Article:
Kendall Tietz, DCNF
The former police chief of the Detroit Police Department announced Wednesday that he is considering a run for Republican governor of Michigan through an exploratory committee.
In the campaign-style ad, titled “Leading From the Front,” James Craig highlighted his role in Detroit during the riots of 2020 saying cities such as Seattle, Portland, Los Angeles, Chicago and Philadelphia and “even some cities here in Michigan,” burned “but not Detroit,” because his police department never retreated.
Launching an exploratory committee is often the first official step candidates take to allow them to begin fundraising and further consider a run for office, local Detroit news station, FOX 2 reported. The station reported that it had confirmed Craig would appear on “Tucker Carlson Tonight” to make an announcement.
Craig reflected on his time as a police officer and leader in the city as police chief of a department that he said was in shambles when he first started. He said there was equipment that didn’t work, low morale and hour-long waits for 911 emergency calls, but by leading from the front he turned the city around.
“As a leader, we led from the front, we turned it around and made Detroit a safer city,” Craig said. “I met with so many in our community so that we can build that trust-based relationship.”
He said he fostered that relationship to build trust and “following the tragic death of [George] Floyd in Minneapolis, Detroit never burned and always our police officers mattered.”
Craig has an extensive past in policing, having worked as a police officer in Los Angeles for decades and served as the chief of police in Cincinnati and Portland, Maine, according to his Twitter profile.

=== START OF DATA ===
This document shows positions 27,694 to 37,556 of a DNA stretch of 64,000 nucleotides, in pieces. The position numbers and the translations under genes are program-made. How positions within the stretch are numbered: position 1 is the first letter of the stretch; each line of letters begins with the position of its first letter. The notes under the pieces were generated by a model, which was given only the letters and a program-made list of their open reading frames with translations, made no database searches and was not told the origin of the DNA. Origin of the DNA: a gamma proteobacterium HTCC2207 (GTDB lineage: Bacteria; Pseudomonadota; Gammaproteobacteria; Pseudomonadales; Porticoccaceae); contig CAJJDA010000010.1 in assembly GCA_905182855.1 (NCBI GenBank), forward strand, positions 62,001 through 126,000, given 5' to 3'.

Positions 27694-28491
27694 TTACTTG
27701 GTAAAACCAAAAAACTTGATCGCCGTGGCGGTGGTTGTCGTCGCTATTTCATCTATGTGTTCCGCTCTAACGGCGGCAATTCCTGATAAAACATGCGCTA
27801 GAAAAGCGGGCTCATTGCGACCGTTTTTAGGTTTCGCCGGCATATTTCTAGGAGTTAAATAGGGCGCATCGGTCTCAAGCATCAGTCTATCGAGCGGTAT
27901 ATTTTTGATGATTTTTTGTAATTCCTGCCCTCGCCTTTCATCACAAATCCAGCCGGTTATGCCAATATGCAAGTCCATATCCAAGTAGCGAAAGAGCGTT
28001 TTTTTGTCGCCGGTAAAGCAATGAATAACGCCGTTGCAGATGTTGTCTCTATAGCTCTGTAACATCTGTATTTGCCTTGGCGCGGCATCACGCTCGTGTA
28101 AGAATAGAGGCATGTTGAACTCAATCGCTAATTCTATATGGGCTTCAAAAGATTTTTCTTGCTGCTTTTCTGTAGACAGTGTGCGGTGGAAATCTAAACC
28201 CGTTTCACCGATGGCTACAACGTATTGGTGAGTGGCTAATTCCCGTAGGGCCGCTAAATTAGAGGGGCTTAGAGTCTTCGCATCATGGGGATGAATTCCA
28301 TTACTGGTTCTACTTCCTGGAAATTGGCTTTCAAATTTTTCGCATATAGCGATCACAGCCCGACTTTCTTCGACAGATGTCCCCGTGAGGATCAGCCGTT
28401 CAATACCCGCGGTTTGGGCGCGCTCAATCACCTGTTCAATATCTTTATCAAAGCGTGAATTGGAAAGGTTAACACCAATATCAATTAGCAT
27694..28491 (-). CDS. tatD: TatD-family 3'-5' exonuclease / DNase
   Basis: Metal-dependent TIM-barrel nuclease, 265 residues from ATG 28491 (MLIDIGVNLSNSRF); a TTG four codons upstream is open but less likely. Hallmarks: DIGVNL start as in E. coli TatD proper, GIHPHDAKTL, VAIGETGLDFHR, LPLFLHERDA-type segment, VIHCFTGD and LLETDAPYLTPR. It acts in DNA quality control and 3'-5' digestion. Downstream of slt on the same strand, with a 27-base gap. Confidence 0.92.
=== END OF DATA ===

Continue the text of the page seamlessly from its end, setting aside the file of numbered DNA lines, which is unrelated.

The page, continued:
He said he didn’t want “rules for me, but not for thee” and promoted “not a hand out, but a hand up.”
Craig would be running against incumbent Democratic Gov. Gretchen Witmer, but a formal announcement on a gubernatorial campaign isn’t expected until after Labor Day, The Hill reported.
Witmer has sustained criticism during the pandemic for her extensive restrictions and handling of the virus, including violating her own pandemic indoor dining rules for which she eventually apologized and traveling out of state to visit her father.
“Now it is time to travel the state, and visit other communities,” Craig said in a news release issued by the political consulting firm Strategic National, the Detroit Free Press reported. “I will be talking with law enforcement, hosting small business roundtables, and meeting with voters in their homes to hear about the negative impact the current governor’s policies are having on their communities, their workplaces and their families.”
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